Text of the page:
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We Stop Thinking about Basketball Only When We’re Asleep

We Stop Thinking about Basketball Only When We’re Asleep

Posted November. 29, 2004 23:03,   


KTF Magic Wings’ coach Choo Il-seung and TG Sambo Xers’ coach Jeon Chang-jin.

Both 41 years old, they are the only two in the 10-man “control tower” of Korean professional basketball to have come from a management background.

Coach Choo was one of the founding members of Kia’s professional team in 1986, and worked as its manager from 1987 to 1997. Coach Jeon was a national player in the youth-division while attending Korea University, but his subsequent career in Samsung ended prematurely due to an injury, and he settled down as the team’s manager for eight years from 1988 onward. At the time, the players’ quarters for both Kia and Samsung were located close to Yongin-si, Gyeonggi-do, so they even ran into each other a few times while out to buy midnight snacks for their respective charges.

The position of manager, which requires constant catering to the individual needs of the players, is a far cry from the leadership role enjoyed by a coach. But Choo and Jeon eventually went on to open a new era of success as coaches in the pro league.

The KTF Magic Wings, led by Coach Choo, is at the top of the league this season with 10 wins and four losses. Coach Jeon’s TG Xers, already a leading team in Korean basketball, is just one step behind, in joint second place.

In a field bustling with big names, these two coaches achieved their teams’ rise to the top with just their bare hands. “If I faltered at my job,” one of them said, “people were sure to attribute it to my management background or my supposed ‘lack of professionalism.’ I could take anything but that.”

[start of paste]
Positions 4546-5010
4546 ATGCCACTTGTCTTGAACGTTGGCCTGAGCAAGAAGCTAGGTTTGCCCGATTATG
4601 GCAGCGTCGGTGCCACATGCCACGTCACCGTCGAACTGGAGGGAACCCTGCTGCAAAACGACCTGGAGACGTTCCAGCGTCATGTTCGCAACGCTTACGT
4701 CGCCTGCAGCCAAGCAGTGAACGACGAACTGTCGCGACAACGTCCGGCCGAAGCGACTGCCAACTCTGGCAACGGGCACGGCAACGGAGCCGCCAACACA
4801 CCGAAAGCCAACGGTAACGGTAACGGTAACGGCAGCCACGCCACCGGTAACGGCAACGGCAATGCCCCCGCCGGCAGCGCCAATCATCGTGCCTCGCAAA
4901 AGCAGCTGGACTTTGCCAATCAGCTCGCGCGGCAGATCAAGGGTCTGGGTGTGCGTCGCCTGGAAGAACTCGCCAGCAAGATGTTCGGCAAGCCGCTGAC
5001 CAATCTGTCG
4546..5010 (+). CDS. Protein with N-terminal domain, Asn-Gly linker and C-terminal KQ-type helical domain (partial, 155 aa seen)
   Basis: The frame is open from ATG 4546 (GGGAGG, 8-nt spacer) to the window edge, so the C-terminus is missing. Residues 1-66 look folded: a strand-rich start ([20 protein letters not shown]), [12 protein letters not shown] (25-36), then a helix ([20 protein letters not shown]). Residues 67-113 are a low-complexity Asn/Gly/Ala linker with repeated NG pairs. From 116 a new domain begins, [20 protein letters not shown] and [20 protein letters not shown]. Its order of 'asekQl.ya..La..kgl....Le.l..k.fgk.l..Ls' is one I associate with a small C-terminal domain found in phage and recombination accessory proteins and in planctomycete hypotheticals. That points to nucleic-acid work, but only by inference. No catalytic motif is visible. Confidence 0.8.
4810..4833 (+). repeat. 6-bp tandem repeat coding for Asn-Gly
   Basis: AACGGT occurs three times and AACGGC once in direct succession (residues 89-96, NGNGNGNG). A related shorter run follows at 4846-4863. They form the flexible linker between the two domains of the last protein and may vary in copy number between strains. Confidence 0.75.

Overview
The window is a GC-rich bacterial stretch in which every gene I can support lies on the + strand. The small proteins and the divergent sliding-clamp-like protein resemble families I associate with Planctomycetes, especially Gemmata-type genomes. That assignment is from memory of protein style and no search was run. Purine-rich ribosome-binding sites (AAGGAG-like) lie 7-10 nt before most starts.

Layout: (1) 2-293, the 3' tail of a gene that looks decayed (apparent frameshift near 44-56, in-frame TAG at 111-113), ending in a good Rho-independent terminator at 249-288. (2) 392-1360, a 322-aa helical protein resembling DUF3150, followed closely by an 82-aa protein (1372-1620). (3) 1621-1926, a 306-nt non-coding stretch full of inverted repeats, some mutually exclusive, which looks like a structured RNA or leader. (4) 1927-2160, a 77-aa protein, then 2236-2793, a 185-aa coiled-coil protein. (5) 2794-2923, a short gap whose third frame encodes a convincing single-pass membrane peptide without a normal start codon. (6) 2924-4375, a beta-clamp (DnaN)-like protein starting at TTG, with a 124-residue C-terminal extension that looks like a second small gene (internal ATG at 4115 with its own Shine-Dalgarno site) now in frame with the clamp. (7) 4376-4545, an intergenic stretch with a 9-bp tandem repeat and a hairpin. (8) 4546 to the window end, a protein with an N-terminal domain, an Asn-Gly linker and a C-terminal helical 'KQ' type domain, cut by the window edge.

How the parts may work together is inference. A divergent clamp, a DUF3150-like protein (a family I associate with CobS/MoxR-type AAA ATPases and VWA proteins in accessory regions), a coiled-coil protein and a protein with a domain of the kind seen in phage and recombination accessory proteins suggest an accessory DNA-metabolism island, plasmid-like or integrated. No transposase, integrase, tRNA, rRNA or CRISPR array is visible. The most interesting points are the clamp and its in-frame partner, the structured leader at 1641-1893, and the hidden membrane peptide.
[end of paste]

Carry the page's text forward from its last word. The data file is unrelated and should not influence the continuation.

Choo and Jeon—who both say they think about basketball all the time except when they’re asleep—sought out instruction and advice on strategy and player selection from all quarters, even going to those with less seniority in the business if they thought it would help. The two coaches are also similar in their non-discrimination among starters and sixth men when it comes to giving the players the opportunity to play. After all, they know better than anyone the frustration of a life on the bench.

“I got my confidence by watching Chang-jin, who became a coach before me,” Coach Choo said, adding, “There’s still a lot I don’t know, so the learning process is still going on.” In response, Coach Jeon said with modesty, “I was under far more pressure to produce results than most others, so I was lucky to meet a group of excellent players.”

Choo and Jeon have both survived in the brutal world of pro basketball on the strength of talent rather than reputation. In Busan on November 30, the two coaches will meet head-to-head in their second match-up of the season. At the first encounter, the KTF Magic Wings ended the TG Xers’ seven-game winning streak on the latter’s own home ground. This time, the tables are turned, and it’s KTF that’s sweeping in on the wings of their seven-game winning streak.

In any case, the courts will certainly be heating up this winter.

Jong-Seok Kim kjs0123@donga.com